In June 2014, we looked at the plans set out in the draft Infrastructure Bill to transform the Highways Agency into a government owned, but quasi- independent, company. This so-called GoCo will have the freedom – within certain parameters – to make decisions on the development and maintenance of the strategic roads network (SRN), without the need for day to day intervention and oversight by the Department for Transport (DfT).
Key to these parameters will be the Road Investment Strategy (RIS) envisaged by the Infrastructure Bill. The RIS determines the investment and objectives that must be delivered by the GoCo over a five year period (the Road Period).
The first version of the RIS was published, alongside the latest update of the National Infrastructure Plan, as part of the flurry of infrastructure initiatives accompanying last December’s Autumn Statement.
It is impressive in its scope, detail and ambition – and, in places, quite visionary – although it could arguably be shorter and more accessible, if it had not divided itself into a number of separate documents (Overview, Strategic Vision, Investment Plan, and Performance Specification) which necessarily spend some time summarising and cross- referencing each other.
So what is the core message of the RIS in relation to investment and objectives?
The key investment problem which it was designed to address was succinctly summarised – at least, so far as maintenance is concerned – by the Public Accounts Committee a few weeks before the Autumn Statement:
“[DfT’s] piecemeal and stop-go approach to funding for road maintenance in recent decades has made it difficult for highways authorities to deliver maintenance cost-effectively, with too much reactive work in response to flooding and other events and not enough focus on preventative work that is less expensive in the long-term.”
The good news, in response to this, is that the RIS does seek to provide certainty and committed funding. It does this by allocating c.GBP 300 million for maintenance and over GBP 700 million for renewals for each of the five years of the first Road Period (2015/16 to 2019/20), with new schemes receiving a further GBP 7.7 billion in total across the five years (increasing from c.GBP 1 billion in 2015/16 to c.GBP 2.2 billion in 2019/20).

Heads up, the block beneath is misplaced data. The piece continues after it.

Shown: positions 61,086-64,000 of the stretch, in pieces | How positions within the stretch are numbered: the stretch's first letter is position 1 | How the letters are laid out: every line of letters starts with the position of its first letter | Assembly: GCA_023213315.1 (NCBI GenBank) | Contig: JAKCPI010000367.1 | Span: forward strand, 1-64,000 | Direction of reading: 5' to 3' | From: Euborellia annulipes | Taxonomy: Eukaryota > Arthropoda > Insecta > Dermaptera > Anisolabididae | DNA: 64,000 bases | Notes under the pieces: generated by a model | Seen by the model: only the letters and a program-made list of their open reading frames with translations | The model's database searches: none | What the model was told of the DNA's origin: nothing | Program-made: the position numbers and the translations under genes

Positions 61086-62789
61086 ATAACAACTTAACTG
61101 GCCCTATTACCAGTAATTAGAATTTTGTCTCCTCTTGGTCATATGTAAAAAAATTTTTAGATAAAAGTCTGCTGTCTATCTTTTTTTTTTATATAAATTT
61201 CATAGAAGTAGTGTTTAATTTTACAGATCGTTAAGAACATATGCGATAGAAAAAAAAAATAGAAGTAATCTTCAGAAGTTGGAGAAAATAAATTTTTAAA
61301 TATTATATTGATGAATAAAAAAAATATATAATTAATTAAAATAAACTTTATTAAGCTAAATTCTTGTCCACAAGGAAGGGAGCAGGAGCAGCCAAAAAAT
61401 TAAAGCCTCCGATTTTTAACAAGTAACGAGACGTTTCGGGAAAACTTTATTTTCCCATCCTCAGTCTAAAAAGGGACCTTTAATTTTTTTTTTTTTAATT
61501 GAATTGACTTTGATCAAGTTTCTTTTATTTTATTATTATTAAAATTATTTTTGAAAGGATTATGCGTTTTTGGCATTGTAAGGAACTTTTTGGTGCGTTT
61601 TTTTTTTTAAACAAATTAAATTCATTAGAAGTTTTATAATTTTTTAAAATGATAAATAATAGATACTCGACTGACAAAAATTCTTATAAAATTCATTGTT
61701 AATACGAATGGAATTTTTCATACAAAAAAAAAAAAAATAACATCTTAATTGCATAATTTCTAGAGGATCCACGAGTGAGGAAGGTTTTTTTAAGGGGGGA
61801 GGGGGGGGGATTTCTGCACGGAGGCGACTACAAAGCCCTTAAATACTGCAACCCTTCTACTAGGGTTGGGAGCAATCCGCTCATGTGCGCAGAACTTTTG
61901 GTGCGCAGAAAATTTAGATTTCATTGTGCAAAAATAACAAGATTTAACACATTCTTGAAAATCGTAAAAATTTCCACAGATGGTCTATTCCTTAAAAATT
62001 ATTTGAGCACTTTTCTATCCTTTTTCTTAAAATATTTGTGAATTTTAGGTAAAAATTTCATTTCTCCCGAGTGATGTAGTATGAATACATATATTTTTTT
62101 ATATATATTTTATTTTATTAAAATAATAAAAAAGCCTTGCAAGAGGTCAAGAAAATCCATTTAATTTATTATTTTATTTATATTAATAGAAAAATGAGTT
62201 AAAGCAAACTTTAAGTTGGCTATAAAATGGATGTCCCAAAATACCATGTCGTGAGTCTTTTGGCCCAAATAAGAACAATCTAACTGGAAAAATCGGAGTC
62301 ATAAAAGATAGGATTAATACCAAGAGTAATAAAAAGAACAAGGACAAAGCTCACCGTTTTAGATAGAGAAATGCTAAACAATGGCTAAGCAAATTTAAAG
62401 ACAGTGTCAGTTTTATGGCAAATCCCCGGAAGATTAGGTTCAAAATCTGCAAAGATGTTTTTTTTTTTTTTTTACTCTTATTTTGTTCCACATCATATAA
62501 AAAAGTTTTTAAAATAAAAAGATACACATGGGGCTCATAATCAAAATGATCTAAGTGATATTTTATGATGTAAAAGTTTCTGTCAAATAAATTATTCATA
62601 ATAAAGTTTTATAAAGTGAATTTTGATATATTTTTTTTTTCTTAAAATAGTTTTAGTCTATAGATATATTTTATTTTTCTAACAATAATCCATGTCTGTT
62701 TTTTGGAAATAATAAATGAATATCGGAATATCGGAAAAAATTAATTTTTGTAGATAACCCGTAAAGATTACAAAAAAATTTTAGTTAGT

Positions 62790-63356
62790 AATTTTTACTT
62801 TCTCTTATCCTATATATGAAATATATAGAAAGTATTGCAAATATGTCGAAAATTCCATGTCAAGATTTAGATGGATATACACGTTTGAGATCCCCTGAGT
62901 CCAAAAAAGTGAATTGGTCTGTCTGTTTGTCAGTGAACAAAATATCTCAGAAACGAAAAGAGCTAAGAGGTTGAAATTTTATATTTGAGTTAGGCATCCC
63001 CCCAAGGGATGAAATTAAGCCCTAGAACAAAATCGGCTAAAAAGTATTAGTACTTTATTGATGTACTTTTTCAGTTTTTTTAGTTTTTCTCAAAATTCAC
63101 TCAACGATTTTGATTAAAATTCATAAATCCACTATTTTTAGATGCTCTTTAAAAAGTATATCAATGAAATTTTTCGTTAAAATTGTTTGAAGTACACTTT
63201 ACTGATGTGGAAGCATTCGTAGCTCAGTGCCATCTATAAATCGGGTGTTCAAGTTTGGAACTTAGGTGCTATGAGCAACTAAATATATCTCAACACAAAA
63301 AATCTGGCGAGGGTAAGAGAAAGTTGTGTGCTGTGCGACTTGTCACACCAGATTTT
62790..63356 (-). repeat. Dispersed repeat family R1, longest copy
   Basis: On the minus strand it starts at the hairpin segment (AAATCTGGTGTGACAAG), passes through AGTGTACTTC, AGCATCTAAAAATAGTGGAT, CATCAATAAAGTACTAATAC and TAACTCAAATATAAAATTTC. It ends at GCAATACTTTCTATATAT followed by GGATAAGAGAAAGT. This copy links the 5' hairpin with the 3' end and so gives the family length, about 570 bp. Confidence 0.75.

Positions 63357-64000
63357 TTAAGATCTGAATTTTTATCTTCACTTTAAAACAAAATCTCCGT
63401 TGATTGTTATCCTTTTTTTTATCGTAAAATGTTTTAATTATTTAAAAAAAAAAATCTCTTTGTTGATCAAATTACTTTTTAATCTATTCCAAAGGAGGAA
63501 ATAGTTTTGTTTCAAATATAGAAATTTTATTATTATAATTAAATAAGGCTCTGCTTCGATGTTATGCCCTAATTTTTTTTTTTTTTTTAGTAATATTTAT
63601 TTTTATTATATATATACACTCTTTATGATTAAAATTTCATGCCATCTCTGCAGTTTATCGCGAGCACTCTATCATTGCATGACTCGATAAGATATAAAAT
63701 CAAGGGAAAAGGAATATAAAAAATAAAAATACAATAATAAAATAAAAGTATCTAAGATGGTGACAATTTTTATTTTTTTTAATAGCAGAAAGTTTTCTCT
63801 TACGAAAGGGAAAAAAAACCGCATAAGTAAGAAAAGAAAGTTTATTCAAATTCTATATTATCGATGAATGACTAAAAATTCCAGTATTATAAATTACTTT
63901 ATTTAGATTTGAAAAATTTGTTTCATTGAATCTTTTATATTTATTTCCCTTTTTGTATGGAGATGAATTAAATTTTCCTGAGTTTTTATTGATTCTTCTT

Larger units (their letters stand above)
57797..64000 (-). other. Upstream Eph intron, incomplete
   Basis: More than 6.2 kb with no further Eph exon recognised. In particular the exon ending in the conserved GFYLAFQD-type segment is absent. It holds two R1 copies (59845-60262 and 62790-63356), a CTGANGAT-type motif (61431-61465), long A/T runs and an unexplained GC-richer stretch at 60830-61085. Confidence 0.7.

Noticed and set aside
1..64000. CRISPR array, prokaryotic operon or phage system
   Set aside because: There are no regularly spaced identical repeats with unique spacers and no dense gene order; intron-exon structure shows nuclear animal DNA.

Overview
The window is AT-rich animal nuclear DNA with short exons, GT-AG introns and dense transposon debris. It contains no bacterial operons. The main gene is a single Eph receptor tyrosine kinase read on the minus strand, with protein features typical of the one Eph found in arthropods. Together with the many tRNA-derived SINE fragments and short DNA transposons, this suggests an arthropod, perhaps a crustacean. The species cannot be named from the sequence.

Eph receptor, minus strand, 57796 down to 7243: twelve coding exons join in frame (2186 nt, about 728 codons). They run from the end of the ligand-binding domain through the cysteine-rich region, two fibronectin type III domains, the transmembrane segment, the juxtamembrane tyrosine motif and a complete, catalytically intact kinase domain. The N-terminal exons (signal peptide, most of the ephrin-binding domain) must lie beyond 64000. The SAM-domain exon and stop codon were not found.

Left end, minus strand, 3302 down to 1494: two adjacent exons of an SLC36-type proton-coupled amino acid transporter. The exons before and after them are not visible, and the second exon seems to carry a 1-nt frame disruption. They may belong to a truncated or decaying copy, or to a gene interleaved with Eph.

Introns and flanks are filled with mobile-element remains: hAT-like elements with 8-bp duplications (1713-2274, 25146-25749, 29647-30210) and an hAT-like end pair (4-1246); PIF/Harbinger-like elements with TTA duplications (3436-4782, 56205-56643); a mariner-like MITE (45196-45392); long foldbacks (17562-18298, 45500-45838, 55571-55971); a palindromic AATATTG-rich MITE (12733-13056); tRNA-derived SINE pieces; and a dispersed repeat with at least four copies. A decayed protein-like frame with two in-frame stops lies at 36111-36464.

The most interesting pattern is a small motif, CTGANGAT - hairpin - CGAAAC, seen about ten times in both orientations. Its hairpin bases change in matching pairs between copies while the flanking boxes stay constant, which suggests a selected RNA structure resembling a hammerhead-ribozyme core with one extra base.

Of these new schemes, 14 are already under construction and 24 are scheduled to start in the “early” part of the Road Period, whilst the great majority (78) are scheduled for the “late” part (unsurprisingly, the precise timings are a little vague).
Behind the headline delivery of all these new schemes (whether they be Smart Motorways, Expressways, A-road enhancements, or tunnels at Stonehenge), what is all this committed investment in maintenance, renewal and enhancement intended to deliver, by way of the objectives identified by the RIS for its first Road Period? Well, the RIS does not shy away from hard numbers in terms of outcomes. Its KPIs include:
- A 40% decrease in deaths and serious injury by end 2020, when compared to 2005-2009
- A road user satisfaction rate of 90% by end March 2017
- 97% lane availability in any one rolling year
- 85% of motorway accidents cleared within the hour
- Efficiency savings of GBP 1.2 billion in capital expenditure over the first Road Period
Note that these efficiency savings – presumably, to be driven by the new found freedom and commercial acumen of the GoCo, (operating with the security of committed long term funding) – have already been factored into the investment figures outlined above. In other words, if they aren’t achieved, it must follow that there will be a funding shortfall in delivering the RIS’s investment plan.
But despite all these hard facts, figures and targets, the RIS still finds time to dream about what the SRN will look like in 2040 – a very comfortable 20 years beyond the expiry of its first Road Period.
And its vision is one of almost Zen-like calm. Death and serious injury will be almost non existent, average travel speed of a mile a minute will be reality and roads will not only be globally recognised and greener, but also cost significantly less to build and maintain than they do now.
For those of us who will still be driving in 2040 (assuming anyone does actually still “drive” their smart cars at that point), it’s a vision that makes today’s congestion seem a small price to pay.